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US tax service probes denomination over Obama speech


The US Internal Revenue Service is investigating whether a speech at the United Church of Christ’s 2007 general synod by Barack Obama, who is seeking to become the Democratic Party’s presidential nominee, amounts to denominational engagement in "political activities".

"We are confident that the IRS [tax service] investigation will confirm that no laws were violated," the Rev. John H. Thomas, the denomination’s general minister and president, said in a statement released on 26 February. "The United Church of Christ took great care to ensure that Senator Obama’s appearance before the 50th anniversary general synod met appropriate legal and moral standards."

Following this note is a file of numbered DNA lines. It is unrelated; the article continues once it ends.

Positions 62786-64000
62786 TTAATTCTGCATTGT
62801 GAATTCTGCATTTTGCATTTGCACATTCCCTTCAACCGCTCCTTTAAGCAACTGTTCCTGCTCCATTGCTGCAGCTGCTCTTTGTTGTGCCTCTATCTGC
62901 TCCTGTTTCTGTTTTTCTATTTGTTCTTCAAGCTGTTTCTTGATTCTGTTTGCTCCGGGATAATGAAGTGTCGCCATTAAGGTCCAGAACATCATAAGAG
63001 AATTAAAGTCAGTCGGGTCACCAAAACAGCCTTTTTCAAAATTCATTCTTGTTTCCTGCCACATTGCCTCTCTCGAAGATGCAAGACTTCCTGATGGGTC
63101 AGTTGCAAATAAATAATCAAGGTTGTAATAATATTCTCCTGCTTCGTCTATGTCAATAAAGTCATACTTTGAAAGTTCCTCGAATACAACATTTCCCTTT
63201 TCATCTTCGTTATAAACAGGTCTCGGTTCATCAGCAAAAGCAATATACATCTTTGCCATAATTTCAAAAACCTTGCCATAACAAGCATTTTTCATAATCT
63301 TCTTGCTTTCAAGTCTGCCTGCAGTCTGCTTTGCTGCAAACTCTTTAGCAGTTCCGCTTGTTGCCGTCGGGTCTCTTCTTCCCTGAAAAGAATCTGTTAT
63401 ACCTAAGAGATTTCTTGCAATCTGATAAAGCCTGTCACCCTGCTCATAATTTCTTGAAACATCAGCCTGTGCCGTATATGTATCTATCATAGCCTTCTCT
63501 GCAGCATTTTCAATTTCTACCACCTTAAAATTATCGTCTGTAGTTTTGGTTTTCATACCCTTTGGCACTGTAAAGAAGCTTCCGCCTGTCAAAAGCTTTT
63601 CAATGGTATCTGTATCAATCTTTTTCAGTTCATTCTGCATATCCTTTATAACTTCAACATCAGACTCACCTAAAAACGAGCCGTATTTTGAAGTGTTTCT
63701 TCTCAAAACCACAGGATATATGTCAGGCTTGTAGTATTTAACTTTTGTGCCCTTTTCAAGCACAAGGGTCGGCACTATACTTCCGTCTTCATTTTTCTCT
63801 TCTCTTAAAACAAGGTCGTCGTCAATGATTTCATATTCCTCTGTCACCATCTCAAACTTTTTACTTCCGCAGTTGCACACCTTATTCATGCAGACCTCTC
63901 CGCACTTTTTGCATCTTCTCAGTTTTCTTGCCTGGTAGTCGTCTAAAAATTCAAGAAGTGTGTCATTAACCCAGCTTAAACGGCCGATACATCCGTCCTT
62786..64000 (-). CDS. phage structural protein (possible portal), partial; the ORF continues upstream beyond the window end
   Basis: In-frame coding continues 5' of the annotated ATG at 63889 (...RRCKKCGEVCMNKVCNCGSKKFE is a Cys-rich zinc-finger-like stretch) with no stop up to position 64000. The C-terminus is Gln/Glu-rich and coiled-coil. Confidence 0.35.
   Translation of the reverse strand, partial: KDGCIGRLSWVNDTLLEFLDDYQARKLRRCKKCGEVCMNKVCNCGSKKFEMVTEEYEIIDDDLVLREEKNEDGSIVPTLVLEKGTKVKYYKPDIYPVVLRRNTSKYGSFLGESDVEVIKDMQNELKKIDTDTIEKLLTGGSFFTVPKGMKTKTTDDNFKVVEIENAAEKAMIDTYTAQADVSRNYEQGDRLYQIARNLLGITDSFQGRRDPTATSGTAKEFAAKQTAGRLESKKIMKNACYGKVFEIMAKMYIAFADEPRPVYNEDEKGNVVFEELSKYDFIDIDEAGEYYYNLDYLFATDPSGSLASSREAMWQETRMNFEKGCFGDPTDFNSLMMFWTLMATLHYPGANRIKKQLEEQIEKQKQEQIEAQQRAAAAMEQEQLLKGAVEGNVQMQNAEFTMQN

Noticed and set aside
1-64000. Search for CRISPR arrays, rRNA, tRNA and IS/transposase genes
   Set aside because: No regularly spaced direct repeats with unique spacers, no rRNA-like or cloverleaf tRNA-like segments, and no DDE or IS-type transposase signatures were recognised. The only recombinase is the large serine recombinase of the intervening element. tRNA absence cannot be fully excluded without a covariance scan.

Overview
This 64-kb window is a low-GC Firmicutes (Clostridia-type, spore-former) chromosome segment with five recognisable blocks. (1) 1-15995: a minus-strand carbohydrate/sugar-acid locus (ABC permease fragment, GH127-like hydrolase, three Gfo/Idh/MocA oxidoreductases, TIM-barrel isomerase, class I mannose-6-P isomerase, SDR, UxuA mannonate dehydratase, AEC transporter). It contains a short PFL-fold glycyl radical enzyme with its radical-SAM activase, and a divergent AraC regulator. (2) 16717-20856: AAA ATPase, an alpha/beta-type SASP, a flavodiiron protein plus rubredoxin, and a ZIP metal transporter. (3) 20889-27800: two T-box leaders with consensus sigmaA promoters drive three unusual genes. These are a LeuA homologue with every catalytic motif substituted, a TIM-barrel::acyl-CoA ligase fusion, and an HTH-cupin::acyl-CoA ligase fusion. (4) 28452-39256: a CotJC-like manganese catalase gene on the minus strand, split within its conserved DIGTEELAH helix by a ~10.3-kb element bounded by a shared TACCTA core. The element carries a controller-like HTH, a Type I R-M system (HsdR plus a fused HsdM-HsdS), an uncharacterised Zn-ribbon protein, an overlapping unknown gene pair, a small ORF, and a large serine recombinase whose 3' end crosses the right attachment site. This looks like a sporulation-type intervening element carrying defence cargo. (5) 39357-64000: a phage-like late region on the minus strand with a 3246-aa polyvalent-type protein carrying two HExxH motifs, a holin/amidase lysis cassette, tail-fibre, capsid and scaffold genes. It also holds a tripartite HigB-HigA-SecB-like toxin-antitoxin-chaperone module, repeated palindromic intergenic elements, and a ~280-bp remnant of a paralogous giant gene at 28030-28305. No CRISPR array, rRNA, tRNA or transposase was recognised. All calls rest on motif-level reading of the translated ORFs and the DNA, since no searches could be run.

US churches are exempt from paying federal taxes but must adhere to rules that prohibit the formal endorsement of candidates running for public office.

Obama is a member of the 1.2-million-member United Church of Christ. He was one of 60 speakers, including artists, writers, scholars, and business people and others, who addressed the June 2007 denominational assembly about how religious faith grounded their vocations.

The UCC said the IRS told it on 20 February that "reasonable belief exists that the United Church of Christ has engaged in political activities that could jeopardise its tax-exempt status."

Thomas said the UCC would fully cooperate but also said the investigation was "disturbing". Presidential candidates are allowed to speak before church groups, and there is a long history of them doing so.

"When the invitation to an elected public official to speak to the national meeting of his own church family is called into question," Thomas said, "it has a chilling effect on every religious community that seeks to encourage politicians and church members to thoughtfully relate their personal faith to their public responsibilities."

Ecumenical News International